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April 9, 2014

Jonathan Tobin: Why Did Kerry Lie About Israeli Blame?

Samuel G. Freedman: A resolution 70 years later for a father's unsettling legacy of ashes from Dachau

Jessica Ivins: A resolution 70 years later for a father's unsettling legacy of ashes from Dachau

Kim Giles: Asking for help is not weakness

Kathy Kristof and Barbara Hoch Marcus: 7 Great Growth Israeli Stocks

Matthew Mientka: How Beans, Peas, And Chickpeas Cleanse Bad Cholesterol and Lowers Risk of Heart Disease

Sabrina Bachai: 5 At-Home Treatments For Headaches

The Kosher Gourmet by Daniel Neman Have yourself a matzo ball: The secrets bubby never told you and recipes she could have never imagined

April 8, 2014

Lori Nawyn: At Your Wit's End and Back: Finding Peace

Susan B. Garland and Rachel L. Sheedy: Strategies Married Couples Can Use to Boost Benefits

David Muhlbaum: Smart Tax Deductions Non-Itemizers Can Claim

Jill Weisenberger, M.S., R.D.N., C.D.E : Before You Lose Your Mental Edge

Dana Dovey: Coffee Drinkers Rejoice! Your Cup Of Joe Can Prevent Death From Liver Disease

Chris Weller: Electric 'Thinking Cap' Puts Your Brain Power Into High Gear

The Kosher Gourmet by Marlene Parrish A gift of hazelnuts keeps giving --- for a variety of nutty recipes: Entree, side, soup, dessert

April 4, 2014

Rabbi David Gutterman: The Word for Nothing Means Everything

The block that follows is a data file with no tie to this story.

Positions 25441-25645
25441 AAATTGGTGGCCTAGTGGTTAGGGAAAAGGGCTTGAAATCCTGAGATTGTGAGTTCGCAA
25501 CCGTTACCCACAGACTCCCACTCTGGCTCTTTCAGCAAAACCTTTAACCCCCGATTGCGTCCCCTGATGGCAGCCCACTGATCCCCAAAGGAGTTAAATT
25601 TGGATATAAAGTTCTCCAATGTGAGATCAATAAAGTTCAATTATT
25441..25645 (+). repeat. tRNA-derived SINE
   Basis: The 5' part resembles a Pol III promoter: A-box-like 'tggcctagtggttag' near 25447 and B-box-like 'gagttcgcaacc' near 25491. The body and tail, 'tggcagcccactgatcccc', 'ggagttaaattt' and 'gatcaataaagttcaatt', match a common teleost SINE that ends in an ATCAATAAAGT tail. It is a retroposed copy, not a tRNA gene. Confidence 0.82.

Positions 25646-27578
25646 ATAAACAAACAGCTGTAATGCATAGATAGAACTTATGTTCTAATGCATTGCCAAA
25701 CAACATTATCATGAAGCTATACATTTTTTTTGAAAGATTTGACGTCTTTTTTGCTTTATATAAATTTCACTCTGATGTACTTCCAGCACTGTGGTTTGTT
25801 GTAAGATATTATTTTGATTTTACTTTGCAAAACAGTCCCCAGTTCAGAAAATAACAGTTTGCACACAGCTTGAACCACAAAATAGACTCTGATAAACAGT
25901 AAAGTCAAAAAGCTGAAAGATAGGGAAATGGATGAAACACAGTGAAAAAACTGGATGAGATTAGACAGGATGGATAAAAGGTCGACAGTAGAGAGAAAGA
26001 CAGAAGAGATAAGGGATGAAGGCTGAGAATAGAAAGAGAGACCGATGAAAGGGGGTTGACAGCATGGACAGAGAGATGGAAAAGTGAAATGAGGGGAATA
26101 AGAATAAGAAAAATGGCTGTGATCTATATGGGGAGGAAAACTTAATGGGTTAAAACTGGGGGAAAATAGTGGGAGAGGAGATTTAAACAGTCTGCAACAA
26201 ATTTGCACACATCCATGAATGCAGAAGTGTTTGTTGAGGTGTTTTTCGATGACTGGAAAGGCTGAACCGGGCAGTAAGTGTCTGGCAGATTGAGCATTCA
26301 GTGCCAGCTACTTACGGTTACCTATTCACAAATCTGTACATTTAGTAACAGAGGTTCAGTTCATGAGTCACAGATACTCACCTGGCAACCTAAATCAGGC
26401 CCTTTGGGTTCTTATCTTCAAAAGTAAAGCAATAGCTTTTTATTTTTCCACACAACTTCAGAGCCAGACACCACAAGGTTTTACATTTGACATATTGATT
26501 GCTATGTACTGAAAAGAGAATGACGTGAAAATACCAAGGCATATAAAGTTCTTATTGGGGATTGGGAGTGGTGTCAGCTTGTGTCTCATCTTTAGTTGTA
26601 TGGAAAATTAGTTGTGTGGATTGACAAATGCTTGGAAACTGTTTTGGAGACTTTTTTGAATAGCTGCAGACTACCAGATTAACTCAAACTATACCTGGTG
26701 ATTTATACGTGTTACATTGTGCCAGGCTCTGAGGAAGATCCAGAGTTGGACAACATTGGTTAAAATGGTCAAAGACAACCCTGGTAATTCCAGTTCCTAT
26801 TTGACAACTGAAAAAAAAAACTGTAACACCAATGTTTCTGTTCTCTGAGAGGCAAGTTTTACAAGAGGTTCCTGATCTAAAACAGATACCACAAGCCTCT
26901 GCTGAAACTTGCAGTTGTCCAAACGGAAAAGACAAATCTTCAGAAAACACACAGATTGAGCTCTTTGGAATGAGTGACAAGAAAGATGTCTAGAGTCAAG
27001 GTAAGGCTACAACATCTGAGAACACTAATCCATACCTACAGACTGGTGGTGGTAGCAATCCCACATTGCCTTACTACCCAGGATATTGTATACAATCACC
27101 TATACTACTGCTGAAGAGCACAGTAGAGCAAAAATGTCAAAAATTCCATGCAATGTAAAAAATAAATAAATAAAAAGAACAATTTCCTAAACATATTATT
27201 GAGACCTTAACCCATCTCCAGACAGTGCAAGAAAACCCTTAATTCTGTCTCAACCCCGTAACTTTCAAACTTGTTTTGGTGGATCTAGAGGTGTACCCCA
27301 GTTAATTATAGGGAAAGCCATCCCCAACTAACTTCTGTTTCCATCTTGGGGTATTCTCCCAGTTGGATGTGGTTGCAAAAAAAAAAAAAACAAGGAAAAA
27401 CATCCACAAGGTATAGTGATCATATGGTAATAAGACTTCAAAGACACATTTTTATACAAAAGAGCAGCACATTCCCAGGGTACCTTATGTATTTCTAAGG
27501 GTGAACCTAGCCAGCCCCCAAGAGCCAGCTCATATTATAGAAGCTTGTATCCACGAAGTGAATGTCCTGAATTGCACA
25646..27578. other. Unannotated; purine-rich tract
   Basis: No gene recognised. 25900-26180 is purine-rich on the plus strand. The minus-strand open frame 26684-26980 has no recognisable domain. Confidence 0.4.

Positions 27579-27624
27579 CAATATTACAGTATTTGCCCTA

Charles Krauthammer: Kerry's folly, Chapter 3

Amy Peterson: A life of love: How to build lasting relationships with your children

John Ericson: Older Women: Save Your Heart, Prevent Stroke Don't Drink Diet

John Ericson: Why 50 million Americans will still have spring allergies after taking meds

Cameron Huddleston: Best and Worst Buys of April 2014

Stacy Rapacon: Great Mutual Funds for Young Investors

Sarah Boesveld: Teacher keeps promise to mail thousands of former students letters written by their past selves

The Kosher Gourmet by Sharon Thompson Anyone can make a salad, you say. But can they make a great salad? (SECRETS, TESTED TECHNIQUES + 4 RECIPES, INCLUDING DRESSINGS)

April 2, 2014

Paul Greenberg: Death and joy in the spring

Dan Barry: Should South Carolina Jews be forced to maintain this chimney built by Germans serving the Nazis?

Mayra Bitsko: Save me! An alien took over my child's personality

Frank Clayton: Get happy: 20 scientifically proven happiness activities

Susan Scutti: It's Genetic! Obesity and the 'Carb Breakdown' Gene

Lecia Bushak: Why Hand Sanitizer May Actually Harm Your Health

Stacy Rapacon: Great Funds You Can Own for $500 or Less

Cameron Huddleston: 7 Ways to Save on Home Decor

The Kosher Gourmet by Steve Petusevsky Exploring ingredients as edible-stuffed containers (TWO RECIPES + TIPS & TECHINQUES)

Jewish World Review Oct. 1, 2013/ 27 Tishrei, 5774

The Fight Goes On

By Rich Lowry




http://www.JewishWorldReview.com | Democrats are affronted that Republicans have made Obamacare a focus of this fall's fiscal fights.

They should get used to it. Even if Democrats deflect efforts to defund or delay the law in coming weeks, the fight will go on. Republican opposition is for the long haul, and it should be.

Even as the exchanges for individuals to purchase insurance get up and running, Obamacare is still in play. It has a legitimacy problem. It had one before it passed, when it was kept afloat through gross special deals, and it has one still, when it is manifestly failing to live up to the president's salesmanship on its behalf. There's a reason that usually we don't pass major social changes lacking popular support on party-line votes — it is a formula for conflict rather than consensus.